The Business Will Provide a Uniformly Predictable Service to the Customer

While the business must look orderly, it is not sufficient; the business must also act orderly. It must do things in a predictable, uniform way.

I went to a barber, who, in our first meeting, gave me one of the best haircuts I ever had. He was a master with the scissors and used them exclusively, never resorting to electric sheers as so many others do. Before cutting my hair, he insisted on washing it, explaining that the washing made cutting easier. During the haircut, one of his assistants kept my cup of coffee fresh. In all, the experience was delightful, so I made an appointment to return.

When I returned, however, everything had changed. Instead of using the y, he used the shears about 50 percent of the time. He not only didn’t wash my hair but he never even mentioned it. The assistant did bring me a cup of but only once, never to return. Nonetheless, the haircut was again excellent.,

Several weeks later, I returned for a third appointment. This time, the barber did wash my hair, but after cutting it, preliminary to a final trim. This time he again used the scissors exclusively, but, unlike the first two times, no coffee was served, although he did ask if I would like a glass of wine. At first I thought it might be the assistants day off, but she soon appeared, busily working with the inventory near the front of the shop.

As I left, something in me decided not to go back. It certainly wasnt the haircuthe did an excellent job. It wasnt the barber. He was pleasant, affable, seemed to know his business. It was something more essential than that.

There was absolutely no consistency to the experience.

The expectations created at the first meeting were violated at each subsequent visit. I wasnt sure what to expect. And something in me wanted to be sure. I wanted an experience I could repeat by making the choice to return.

The unpredictability said nothing about the barber, other than he was constantlyand arbitrarilychanging my experience for me. He was in control of his experience, not I. And he demonstrated little sensitivity to the impact of his behavior on me. He was running the business for him, not me. And by doing so, he was depriving me of the experience of making a decision to patronize his business for my own reasons, whatever they might have been.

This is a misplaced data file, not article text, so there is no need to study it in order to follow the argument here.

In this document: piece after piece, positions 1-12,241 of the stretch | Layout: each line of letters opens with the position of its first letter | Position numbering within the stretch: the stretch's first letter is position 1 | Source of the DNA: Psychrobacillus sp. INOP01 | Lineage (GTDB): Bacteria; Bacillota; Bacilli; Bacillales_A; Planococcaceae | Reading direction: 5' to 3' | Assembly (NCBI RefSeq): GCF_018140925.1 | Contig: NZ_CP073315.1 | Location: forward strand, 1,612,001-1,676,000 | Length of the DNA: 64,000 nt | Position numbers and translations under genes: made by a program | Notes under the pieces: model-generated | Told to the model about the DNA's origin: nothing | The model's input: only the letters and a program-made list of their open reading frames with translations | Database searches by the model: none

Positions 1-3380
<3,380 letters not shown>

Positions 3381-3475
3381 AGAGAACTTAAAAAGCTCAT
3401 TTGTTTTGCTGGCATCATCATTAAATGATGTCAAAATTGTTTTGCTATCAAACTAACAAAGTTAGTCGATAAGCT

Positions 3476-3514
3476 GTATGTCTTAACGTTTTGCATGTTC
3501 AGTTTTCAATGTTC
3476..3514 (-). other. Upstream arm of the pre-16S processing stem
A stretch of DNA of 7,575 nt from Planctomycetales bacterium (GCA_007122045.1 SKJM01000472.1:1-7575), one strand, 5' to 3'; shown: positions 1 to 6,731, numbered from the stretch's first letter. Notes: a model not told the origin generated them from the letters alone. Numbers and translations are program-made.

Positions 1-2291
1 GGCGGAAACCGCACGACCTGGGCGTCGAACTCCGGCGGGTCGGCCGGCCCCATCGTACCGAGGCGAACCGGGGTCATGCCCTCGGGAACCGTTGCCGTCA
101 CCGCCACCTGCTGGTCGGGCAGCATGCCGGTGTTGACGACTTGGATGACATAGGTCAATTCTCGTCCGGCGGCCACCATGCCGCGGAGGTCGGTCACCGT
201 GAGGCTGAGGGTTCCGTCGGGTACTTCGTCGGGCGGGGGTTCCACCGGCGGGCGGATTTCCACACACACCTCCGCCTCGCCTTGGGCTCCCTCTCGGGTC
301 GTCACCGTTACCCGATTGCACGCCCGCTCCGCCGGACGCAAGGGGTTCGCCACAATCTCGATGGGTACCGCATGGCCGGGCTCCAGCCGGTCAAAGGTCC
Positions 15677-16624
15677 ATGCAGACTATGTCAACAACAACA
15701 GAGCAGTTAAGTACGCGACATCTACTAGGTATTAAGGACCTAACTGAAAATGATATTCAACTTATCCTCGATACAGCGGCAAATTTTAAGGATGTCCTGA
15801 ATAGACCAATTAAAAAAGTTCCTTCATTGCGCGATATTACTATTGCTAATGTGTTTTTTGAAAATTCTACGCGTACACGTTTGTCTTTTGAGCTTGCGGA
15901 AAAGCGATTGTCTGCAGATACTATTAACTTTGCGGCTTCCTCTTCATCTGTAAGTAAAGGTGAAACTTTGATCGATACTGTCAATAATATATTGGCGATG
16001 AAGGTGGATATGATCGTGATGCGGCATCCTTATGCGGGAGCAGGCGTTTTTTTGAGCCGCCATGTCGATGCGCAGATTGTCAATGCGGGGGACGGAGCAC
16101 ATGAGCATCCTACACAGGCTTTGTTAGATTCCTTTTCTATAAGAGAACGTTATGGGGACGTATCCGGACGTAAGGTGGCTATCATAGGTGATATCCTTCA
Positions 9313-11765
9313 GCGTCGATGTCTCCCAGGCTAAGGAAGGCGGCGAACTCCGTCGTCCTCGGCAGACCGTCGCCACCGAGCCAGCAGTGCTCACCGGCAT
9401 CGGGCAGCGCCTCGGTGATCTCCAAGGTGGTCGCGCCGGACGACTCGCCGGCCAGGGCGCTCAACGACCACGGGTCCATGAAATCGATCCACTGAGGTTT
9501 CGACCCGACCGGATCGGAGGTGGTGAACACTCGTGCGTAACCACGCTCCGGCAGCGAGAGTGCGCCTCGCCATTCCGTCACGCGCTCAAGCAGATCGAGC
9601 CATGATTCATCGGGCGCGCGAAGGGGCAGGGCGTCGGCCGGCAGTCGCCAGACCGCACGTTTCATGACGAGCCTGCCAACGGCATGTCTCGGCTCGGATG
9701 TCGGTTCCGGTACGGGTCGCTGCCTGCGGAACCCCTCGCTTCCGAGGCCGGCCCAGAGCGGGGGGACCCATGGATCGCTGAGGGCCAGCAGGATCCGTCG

It didnt matter what I wanted.

It didnt matter that I enjoyed the sound of the scissors and somehow equated them with a professional haircut.

It didnt matter that I enjoyed being waited on by his assistant.

It didnt matter that I enjoyed the experience of having my hair washed before he set to work and that I actually believed it would improve the quality of the haircut.

I would have been embarrassed to ask for these things, let alone to give my reasons for wanting them. They were all so totally emotional, so illogical. How could I have explained them or justified them, without appearing to be a boob?

What the barber did was to give me a delightful experience and then take it away.

What you do in your business is not nearly as important as doing what you do the same way, each and every time.

-Anonymous, January 25th, 2019

Crossword!

This weeks blog is a crossword puzzle to get you started thinking about controls, policies and audits. As we go along, future blogs will address these items. For those of you that were at the AFS Seminar in Chicago, this should be a snap for you. If you were unable to make it in August, we have another Seminar scheduled in Clearwater, Florida in February. I Hope to See you there!!

-Joyce Guest, November 30th, 2018

 

Crossword blog

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Customer Service